For the first time since 2008, workers' compensation rates are going down in New York State, Gov. Cuomo announced today.
The New York Compensation Insurance Rating Board, a non-government organization, recommended an increase on rates earlier this year. The administration did not agree that an increase was necessary, and the annually decided rates will ultimately decrease by 1.2% for the upcoming year.
"To create jobs and get our state's economy back on track it is essential that New York's businesses remain in a competitive position to succeed in the global marketplace," Cuomo said in a statement. "For years, the workers' compensation system has been too costly for businesses and ineffective for injured workers."
According to the governor's office, the Workers' Compensation Board earlier this year delivered on reforms from the 2007 Workers' compensation Reform Law, such as capping the number of years for benefits and creating treatment guidelines. These reforms, the governor's office said, affected the decision to decrease rates.
"Under the Governor's leadership, New York has taken dramatic steps that ultimately will benefit workers' compensation insurers, claimants, and businesses -- both large and small -- throughout the state," said Benjamin Lawsky, superintendent of financial services. "At a time when many states are gutting their workers' compensation systems, New York is working to continually improve our workers' compensation system for employers and employees."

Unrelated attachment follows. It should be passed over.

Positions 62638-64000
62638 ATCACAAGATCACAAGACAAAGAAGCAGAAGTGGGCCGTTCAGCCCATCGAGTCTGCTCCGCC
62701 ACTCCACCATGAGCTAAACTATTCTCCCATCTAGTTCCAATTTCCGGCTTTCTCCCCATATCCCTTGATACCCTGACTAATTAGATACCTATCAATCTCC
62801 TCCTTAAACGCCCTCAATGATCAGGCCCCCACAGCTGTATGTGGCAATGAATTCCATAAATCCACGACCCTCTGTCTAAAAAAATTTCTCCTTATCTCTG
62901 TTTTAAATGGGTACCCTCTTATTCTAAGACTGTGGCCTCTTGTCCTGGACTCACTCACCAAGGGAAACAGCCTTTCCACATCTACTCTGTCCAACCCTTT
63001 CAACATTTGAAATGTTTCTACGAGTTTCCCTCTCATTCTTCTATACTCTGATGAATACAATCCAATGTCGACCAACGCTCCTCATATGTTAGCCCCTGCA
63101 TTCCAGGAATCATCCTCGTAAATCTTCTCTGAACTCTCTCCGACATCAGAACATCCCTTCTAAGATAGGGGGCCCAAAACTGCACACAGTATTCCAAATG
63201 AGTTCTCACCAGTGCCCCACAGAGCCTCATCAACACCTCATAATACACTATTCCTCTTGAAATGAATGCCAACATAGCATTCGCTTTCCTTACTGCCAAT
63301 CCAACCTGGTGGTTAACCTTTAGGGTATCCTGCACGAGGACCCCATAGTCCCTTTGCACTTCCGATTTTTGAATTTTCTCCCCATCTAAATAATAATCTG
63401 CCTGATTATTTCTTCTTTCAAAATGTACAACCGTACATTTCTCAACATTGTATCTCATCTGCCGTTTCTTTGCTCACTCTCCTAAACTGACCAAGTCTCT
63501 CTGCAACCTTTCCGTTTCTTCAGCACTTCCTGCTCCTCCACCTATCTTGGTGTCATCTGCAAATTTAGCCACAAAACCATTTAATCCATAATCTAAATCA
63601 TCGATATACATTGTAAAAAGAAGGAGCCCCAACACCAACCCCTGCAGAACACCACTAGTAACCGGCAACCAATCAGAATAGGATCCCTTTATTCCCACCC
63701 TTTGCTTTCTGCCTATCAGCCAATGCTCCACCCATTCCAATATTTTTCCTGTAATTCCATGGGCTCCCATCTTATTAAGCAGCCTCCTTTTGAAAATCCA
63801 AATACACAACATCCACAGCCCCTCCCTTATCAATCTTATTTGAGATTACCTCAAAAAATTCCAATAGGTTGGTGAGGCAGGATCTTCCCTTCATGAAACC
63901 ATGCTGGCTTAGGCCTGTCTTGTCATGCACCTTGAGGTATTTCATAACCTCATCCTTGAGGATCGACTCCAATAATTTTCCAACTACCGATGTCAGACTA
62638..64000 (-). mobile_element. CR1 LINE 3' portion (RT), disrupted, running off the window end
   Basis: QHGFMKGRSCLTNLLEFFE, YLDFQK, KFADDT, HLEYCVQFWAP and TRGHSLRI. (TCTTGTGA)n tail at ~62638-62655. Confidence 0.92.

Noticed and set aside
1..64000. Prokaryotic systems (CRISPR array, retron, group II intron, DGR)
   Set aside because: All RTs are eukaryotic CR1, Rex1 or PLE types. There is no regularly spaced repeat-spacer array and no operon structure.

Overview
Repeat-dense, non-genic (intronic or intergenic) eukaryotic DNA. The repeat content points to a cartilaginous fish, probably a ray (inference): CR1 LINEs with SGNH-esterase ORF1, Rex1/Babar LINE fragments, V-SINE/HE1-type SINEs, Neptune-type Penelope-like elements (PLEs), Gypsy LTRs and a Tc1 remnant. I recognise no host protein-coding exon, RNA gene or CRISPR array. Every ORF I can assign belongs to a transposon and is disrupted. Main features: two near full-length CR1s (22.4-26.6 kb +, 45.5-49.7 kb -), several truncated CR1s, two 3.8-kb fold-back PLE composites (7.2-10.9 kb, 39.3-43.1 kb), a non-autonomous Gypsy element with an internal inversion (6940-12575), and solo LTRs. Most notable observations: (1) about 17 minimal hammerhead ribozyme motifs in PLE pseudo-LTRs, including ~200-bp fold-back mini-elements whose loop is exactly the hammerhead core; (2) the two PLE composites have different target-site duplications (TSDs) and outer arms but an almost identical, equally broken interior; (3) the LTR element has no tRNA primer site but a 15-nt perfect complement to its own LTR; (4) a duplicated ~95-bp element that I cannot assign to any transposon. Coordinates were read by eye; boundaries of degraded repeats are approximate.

The President of the New York State AFL-CIO, Mario Cilento, issued a statement thanking Cuomo for the reforms, saying "the reform led to the indexation of the benefit at two-thirds of the state's average weekly wage so that never again would injured workers suffer an erosion of their benefits through inflation."
Heather Briccetti, president and CEO of the New York State Business Council, said that the effectiveness of the reforms needs to be evaluated, calling the 2007 legislation a "good faith effort."
"The cost of workers' compensation coverage remains a significant competitiveness issue for New York State business, and we look forward to working with the Administration and other stakeholders on the next steps in improving the system," Briccetti said in a statement.